signal strength and stability of the picture. The "Bart's head" display
is supposed to be flat on top. There is a correlation between the flatness
of the top and the stability of the picture.

I have a friend in the industry. He won't disclose details, but he claims
that the math to de-multipath the signal exists. But it takes more
computing horsepower than you can get into a cheapo set top box with current
technology.

I'm unwilling to spend much money on this. The whole idea of free TV
is that it be FREE. I'd much rather have NTSC quailty than "no signal"
scrolling across the screen of what I thought I'd taped.
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Default OTA tuner sensitivity

On Jan 1, 5:00*am, mike wrote:
klem kedidelhopper wrote:
I made an interesting observation today and thought that I would
relate it
to the group. I use a set top converter in the shop to receive OTA
signals
from my antenna. I just put up the antenna this past Fall so I don't
have
much history with this particular antenna. However I can say without
hesitation that for the past 33 years at this same location as soon as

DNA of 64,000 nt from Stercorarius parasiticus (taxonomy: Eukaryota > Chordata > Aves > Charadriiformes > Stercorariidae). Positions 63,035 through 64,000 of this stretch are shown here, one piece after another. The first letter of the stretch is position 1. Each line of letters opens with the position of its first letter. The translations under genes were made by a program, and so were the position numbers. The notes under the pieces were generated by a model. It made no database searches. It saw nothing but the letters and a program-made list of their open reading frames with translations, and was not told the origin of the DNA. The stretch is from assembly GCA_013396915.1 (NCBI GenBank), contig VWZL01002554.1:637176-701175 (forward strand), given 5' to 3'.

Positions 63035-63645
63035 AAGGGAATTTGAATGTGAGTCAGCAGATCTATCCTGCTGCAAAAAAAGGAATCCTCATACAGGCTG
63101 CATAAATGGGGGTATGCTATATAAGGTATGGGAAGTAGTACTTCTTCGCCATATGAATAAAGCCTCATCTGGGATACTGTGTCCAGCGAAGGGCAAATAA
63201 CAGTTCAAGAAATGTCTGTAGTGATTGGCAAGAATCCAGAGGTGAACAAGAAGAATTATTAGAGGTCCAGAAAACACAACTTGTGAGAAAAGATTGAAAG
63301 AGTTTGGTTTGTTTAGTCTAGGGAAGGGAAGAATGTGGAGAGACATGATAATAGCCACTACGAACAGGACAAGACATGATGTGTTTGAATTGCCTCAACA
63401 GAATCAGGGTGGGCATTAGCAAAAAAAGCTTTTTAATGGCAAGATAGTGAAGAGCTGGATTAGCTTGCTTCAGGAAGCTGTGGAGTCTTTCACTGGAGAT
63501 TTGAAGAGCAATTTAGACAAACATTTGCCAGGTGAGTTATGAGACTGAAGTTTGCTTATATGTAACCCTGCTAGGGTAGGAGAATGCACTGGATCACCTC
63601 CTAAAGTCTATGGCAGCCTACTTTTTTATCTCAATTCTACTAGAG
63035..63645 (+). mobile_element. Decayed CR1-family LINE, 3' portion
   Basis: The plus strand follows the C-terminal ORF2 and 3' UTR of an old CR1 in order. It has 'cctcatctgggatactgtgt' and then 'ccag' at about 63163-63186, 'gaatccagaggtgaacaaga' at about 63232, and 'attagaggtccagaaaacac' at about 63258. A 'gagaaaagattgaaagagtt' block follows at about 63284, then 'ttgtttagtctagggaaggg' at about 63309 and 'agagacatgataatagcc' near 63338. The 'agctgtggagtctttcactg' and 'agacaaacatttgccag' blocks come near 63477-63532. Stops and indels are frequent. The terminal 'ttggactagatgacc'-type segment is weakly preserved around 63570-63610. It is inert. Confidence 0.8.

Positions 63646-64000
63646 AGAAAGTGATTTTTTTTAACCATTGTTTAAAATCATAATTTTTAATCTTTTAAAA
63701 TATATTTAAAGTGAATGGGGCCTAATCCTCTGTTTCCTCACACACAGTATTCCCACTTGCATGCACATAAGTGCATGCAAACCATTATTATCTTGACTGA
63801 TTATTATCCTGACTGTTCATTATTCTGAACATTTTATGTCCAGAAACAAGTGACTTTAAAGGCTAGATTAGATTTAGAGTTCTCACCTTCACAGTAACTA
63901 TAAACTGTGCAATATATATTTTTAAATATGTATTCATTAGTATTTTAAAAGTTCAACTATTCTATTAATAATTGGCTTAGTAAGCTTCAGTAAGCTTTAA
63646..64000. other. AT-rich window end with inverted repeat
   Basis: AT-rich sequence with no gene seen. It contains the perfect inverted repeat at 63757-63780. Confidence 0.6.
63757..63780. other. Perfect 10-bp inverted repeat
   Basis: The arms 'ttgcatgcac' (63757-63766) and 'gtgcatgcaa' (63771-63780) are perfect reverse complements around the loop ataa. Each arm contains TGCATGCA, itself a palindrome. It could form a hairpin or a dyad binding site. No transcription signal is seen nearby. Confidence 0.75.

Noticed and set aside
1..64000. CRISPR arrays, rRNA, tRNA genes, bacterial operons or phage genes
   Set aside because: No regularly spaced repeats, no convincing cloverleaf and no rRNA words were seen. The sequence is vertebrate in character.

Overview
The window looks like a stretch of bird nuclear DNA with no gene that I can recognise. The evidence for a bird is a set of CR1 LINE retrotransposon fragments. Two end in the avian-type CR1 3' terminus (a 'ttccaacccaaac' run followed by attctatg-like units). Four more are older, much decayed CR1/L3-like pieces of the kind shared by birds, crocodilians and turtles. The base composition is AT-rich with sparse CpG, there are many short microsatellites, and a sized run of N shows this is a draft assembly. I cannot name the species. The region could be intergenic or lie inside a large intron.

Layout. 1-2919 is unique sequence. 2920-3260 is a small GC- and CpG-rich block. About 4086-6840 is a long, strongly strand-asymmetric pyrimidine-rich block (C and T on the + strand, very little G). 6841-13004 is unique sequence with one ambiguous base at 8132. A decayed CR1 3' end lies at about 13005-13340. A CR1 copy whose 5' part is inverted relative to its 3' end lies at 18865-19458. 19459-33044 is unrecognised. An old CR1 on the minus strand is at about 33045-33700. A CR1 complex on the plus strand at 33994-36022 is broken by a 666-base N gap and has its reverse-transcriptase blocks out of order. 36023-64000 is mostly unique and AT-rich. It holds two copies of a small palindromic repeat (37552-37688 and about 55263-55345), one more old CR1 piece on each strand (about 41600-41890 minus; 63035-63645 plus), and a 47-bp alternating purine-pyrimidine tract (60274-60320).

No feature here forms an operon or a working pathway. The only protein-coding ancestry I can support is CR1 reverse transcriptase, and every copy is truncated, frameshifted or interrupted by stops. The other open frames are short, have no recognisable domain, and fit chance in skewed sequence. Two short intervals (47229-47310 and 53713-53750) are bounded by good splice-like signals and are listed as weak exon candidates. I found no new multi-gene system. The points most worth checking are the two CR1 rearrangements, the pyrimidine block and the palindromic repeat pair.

the
leaves start to come out in the Spring, our UHF reception would begin
to
degrade. We are in a deep fringe area so UHF reception has always been
boarder line on many channels. Obviously digital has made that
situation
even more difficult for us. With the new installation though, an old
Channel Master parabolic that I resurrected, with a Winegard GA8780
preamp,
things have improved quite a bit over the old Yagi we had been using.


So today I just finished up a three year old Samsung and auto
programmed it
off my antenna. I noted many more channels than my bench converter had
previously picked up and stored. So then I went to the converter and
manually entered the new channels. To my surprise I did get most, but
not
all of the new ones. So perhaps propagation has changed somewhat. I
don't
know. In any case there is definitely a difference in front ends on